We want to see changes to the high school accountability system, as well as the accountability model as a whole, that will make it more useful for teachers, schools, parents, and most importantly, students. The system should produce data that can be used to improve education, not create arbitrary metrics that are only used to penalize schools and teachers.  

The accountability system that Louisiana uses to evaluate schools, teachers and students has been broken for years – it is in desperate need of improvement, but rushing the process and excluding the input of stakeholders will only make a flawed system worse.

On November 10th, BESE will hold a Special Meeting to finally approve changes to the accountability model. In the meantime, LDOE will continue to refine its proposal; however, they have still not incorporated the voices or feedback of classroom teachers. This new accountability model wouldn’t go into effect until 2025, but it has been rushed through without any real effort to include stakeholders in the process.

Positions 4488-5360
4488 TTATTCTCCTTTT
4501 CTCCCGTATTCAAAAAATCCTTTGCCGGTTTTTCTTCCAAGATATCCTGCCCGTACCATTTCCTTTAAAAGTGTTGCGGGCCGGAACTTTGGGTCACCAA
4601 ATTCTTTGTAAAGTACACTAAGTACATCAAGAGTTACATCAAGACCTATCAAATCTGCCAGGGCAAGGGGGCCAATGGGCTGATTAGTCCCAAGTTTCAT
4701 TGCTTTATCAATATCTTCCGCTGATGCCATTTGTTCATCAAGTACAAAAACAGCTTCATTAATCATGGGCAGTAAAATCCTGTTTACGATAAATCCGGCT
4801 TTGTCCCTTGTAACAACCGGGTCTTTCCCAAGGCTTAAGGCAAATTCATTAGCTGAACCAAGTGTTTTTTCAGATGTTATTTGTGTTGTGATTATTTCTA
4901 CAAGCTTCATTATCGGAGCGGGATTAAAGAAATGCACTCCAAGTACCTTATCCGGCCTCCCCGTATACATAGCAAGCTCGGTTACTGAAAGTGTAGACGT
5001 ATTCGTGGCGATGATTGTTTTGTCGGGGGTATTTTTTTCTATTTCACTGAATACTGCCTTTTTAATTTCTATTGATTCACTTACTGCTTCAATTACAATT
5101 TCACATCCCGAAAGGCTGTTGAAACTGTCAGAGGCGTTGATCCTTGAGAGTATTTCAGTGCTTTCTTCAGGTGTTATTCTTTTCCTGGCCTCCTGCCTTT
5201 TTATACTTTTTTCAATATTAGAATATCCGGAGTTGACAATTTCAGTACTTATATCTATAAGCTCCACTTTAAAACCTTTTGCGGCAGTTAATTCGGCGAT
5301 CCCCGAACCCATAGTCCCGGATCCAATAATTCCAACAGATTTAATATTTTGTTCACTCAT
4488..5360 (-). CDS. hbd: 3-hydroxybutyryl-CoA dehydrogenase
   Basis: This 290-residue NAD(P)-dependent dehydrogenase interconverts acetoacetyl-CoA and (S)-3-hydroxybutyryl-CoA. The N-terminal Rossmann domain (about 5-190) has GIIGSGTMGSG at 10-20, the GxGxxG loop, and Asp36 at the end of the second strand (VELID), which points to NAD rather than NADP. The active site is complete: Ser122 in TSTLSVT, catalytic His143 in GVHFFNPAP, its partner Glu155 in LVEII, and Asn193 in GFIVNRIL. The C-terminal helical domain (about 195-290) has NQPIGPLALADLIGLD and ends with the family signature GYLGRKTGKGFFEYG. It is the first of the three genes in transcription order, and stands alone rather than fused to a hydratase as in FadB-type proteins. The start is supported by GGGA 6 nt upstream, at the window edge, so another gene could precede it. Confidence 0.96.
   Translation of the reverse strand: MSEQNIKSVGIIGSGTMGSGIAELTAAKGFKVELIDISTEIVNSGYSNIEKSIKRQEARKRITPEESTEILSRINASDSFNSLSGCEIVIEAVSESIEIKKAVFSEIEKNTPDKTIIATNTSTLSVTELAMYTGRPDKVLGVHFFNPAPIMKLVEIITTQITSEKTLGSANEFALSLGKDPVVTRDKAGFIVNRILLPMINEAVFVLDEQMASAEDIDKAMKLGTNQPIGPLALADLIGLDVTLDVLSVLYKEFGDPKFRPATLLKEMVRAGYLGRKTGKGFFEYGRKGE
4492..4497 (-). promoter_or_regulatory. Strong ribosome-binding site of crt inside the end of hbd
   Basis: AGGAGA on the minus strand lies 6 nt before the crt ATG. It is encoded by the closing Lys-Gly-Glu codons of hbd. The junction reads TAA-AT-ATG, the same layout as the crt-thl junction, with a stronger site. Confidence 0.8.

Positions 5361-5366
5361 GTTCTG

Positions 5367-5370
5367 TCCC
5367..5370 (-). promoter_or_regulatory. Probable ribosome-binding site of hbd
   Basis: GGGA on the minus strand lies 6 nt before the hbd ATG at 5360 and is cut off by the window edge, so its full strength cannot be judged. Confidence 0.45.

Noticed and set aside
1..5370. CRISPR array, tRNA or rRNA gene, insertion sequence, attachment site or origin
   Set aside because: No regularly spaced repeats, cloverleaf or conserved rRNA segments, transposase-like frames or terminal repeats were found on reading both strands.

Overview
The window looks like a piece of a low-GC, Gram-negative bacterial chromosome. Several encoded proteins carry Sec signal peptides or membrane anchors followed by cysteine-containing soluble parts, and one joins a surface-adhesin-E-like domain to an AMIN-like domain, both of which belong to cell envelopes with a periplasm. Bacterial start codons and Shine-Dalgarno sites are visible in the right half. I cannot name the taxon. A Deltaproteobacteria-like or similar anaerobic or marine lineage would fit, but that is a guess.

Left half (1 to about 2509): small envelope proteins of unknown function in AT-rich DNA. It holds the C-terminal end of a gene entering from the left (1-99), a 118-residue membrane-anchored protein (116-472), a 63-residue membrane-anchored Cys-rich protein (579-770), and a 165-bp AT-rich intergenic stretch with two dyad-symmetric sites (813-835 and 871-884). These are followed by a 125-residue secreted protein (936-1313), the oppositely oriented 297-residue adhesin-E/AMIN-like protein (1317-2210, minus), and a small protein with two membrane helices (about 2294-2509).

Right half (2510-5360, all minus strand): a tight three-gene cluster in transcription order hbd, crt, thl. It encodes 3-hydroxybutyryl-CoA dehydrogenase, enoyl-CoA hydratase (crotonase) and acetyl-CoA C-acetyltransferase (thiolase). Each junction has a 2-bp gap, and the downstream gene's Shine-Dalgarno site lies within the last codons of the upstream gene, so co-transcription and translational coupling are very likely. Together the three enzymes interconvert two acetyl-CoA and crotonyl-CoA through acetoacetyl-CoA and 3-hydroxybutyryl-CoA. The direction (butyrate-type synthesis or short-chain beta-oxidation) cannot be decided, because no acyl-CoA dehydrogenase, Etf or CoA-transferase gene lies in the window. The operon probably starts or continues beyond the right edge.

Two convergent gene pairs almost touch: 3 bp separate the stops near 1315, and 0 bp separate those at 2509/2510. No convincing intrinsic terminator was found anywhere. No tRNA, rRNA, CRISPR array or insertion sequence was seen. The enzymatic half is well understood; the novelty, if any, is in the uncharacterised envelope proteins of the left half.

LFT will continue to advocate for a transparent and fair accountability system that truly meets the needs of students and teachers. Please keep an eye out for more information about this process as it unfolds.